Debt buyers and collection agencies must prove that they own the debt and have the right to sue you to collect it. The debt collector must show the full chain of custody of the debt, even if it was transferred through multiple entities. If the debt buyer can’t prove that they own the debt, the case will be dismissed.
Every debt collection lawsuit must include certain information about the debt account, such as the name of the original creditor, the date and amount of the last payment, and the last four digits of the account number.
Other Relevant New York State Statutes of Limitations
As with all states, New York has different statutes of limitations for different situations. Here are some relevant examples:
There’s no statute of limitations for residential tenants to bring a lawsuit to recover overcharges on rent by a landlord. But if you want to recover damages or penalties beyond the overcharge, you must file a lawsuit within six years.
To enforce child support, alimony, or maintenance orders, you must bring a lawsuit within 20 years of the date of default.
Hospitals or healthcare professionals must file lawsuits to collect on medical debt within three years of treatment. This is new as of April 3, 2020.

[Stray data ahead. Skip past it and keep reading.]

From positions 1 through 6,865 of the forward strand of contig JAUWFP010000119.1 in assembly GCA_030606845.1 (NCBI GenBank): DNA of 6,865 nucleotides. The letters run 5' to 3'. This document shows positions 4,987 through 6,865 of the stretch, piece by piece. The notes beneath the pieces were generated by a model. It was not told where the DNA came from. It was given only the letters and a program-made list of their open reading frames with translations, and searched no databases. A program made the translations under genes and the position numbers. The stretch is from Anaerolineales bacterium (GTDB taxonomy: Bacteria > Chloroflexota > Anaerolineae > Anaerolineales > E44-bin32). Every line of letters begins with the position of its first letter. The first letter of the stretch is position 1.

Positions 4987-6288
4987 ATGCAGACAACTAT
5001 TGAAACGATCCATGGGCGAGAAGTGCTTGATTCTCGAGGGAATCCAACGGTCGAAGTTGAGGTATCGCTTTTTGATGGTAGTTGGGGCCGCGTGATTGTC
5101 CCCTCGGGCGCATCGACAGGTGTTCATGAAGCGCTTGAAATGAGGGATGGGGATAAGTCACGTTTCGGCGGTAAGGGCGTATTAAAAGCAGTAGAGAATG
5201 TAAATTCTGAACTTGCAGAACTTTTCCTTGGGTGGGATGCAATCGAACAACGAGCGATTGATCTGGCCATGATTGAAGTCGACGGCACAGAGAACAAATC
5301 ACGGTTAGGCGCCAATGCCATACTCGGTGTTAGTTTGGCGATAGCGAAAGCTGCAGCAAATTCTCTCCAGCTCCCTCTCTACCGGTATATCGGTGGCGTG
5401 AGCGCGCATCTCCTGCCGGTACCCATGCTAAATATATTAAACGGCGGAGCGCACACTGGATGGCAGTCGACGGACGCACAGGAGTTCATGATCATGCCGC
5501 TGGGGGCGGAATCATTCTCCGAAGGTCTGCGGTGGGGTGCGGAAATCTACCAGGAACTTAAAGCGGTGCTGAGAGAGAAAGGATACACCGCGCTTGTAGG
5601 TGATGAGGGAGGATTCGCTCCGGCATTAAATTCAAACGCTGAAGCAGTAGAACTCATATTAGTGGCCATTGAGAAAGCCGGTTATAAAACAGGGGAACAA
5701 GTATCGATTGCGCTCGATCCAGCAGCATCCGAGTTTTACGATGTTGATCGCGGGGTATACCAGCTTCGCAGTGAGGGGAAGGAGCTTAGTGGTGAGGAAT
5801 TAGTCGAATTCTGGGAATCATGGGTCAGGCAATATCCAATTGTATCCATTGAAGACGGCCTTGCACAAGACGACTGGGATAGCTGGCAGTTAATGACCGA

There’s a three-year statute of limitations for the recovery of property, damages for detaining property, property damage, most personal injuries, and malpractice except for medical and dental malpractice.
If you want to collect damages for medical malpractice, dental malpractice, or podiatric malpractice, the statute of limitations is two and a half years.
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What Are Your Rights When it Comes To Debt Collectors?
Debt collectors are governed by both federal laws and New York state laws. These laws limit what debt collectors can and can’t do when attempting to collect a debt from you.
The Fair Debt Collection Practices Act (FDCPA) is the main federal law governing third-party debt collection practices. The FDCPA applies only to debt buyers and collection agencies, not to original creditors.
Still, the FDCPA provides New Yorkers with important protections and rights. It prohibits third-party debt collectors from engaging in unfair or illegal practices like harassment, abuse, or false and misleading practices.
How To Deal With Debt Collector Harassment or Misconduct
The Federal Trade Commission (FTC) and the federal Consumer Financial Protection Bureau (CFPB) enforce the FDCPA. If you think a debt collector has violated the FDCPA by harassing or misleading you, you can file a complaint with either entity.